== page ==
Unless renewed, the county's 1-percent sales tax will expire this year.
LISBON -- Columbiana County residents get their first of two chances this evening to weigh in on a proposal to continue a 1-percent sales tax -- a tax that provides the local government with more than two-fifths of its revenue.
Voters in November defeated a bid to make the tax permanent by a 10-percentage-point margin. But commissioners said they hope voters will agree to continue it with a five-year time limit.
"That's the thing I heard after the election was over. They didn't want it to be permanent but would have agreed to five years," said Jim Hoppel, the chairman of the county commissioners. "They want to hold our feet to the fire, which is all right. They want to make sure we're spending the money wisely."
The public hearing is scheduled for 7 p.m., in the commissioners hearing room on the first floor of the county courthouse. The commissioners will hold the second hearing at 10 a.m. Feb. 16, during their regularly scheduled meeting, a day before the deadline for placing the issue on the May primary ballot.
The 1-percent sales tax expires at the end of this year. If voters agree to continue the tax, the county will continue to collect the money without any disruption.
It is crucial, commissioners said, because the tax brings in $8.5 million to $9 million a year -- more than 40 percent of the county's nearly $18 million annual budget. For a county struggling with declining sales tax receipts and bracing for lost revenue in December as a result of the expiration of a half-percent sales tax later this year, the impact of a "no" vote in May would have large consequences.
"The county could come to about a complete standstill if that happened," said Commissioner Gary Williams.
Hoppel and Williams said a rejection of the 1-percent sales tax would force layoffs and dramatic cuts in services.
The county went 18 months without the tax in 1999 and 2000 after a rejection at the ballot box. Commissioners dealt with the loss of revenue through a combination of spending cuts, layoffs and borrowing.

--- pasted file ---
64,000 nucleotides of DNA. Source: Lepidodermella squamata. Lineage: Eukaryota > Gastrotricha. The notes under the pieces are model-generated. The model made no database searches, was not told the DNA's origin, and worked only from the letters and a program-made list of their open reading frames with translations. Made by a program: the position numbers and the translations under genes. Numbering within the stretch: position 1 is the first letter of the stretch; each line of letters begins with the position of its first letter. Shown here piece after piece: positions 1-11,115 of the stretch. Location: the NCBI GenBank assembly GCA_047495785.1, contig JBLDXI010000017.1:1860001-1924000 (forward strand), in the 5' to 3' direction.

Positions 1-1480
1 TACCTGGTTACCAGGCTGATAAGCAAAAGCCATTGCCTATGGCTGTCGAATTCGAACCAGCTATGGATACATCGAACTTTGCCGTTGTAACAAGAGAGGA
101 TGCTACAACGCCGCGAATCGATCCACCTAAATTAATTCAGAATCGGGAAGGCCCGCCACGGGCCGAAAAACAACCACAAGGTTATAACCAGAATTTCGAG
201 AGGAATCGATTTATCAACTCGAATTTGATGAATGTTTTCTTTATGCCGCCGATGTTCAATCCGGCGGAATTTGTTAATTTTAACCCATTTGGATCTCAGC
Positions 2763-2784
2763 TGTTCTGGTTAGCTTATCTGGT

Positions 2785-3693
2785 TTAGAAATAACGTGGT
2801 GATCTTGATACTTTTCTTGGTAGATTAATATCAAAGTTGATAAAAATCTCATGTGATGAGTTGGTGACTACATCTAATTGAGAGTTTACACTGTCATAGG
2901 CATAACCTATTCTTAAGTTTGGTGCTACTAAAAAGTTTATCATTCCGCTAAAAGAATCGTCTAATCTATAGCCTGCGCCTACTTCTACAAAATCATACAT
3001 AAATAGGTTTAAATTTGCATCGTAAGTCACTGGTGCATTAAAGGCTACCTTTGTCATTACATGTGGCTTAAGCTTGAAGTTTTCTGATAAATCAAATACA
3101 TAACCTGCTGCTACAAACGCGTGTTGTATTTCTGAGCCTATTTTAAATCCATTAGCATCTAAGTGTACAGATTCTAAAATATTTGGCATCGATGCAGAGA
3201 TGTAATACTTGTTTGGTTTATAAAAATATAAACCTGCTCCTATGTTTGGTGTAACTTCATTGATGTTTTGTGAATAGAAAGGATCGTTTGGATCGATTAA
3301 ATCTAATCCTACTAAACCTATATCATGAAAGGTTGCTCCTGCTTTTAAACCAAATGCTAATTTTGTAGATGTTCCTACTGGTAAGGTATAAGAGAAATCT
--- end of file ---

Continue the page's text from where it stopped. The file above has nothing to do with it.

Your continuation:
"And all that has to be paid back," Hoppel said.
Columbiana County's leaders have struggled in recent years to convince residents that the tax is necessary.
Voters have responded with skepticism. They eliminated the tax in May 1999 and rejected it again in November of that year. Then in March 2000, the voters turned down a request for a half-percent sales tax before commissioners voted to impose one.
Voters ultimately accepted a five-year, 1 percent sales tax in November 2000 in conjunction with the 2-mill property tax give-back.
Commissioners tried to make that tax permanent last November, arguing that it would provide stability and improve the county's bond rating, which would make it cheaper to borrow money.
"The public didn't agree with us," Hoppel said. "And the public rules."
The county this year has experienced budget cuts that have nothing to do with the 1-percent tax. The county commissioners slashed payroll by 20 percent to contend with revenue declines brought on by weak retail sales and the Aug. 31 expiration of the half-percent tax.
Although a lag will allow the county to receive revenue from that tax for a few months, it will get no revenue beginning in December.
If commissioners place the 1-percent levy on May's ballot and voters approve it, Hoppel and Williams said they will consider asking voters to renew the half-percent levy in November. However, that tax would not be collected again until April 2006 at the earliest.
But commissioners said they do not want to focus on the half-percent levy until after voters pass judgment on the 1-percent tax.
"We need the 1 percent before the half percent," Williams said.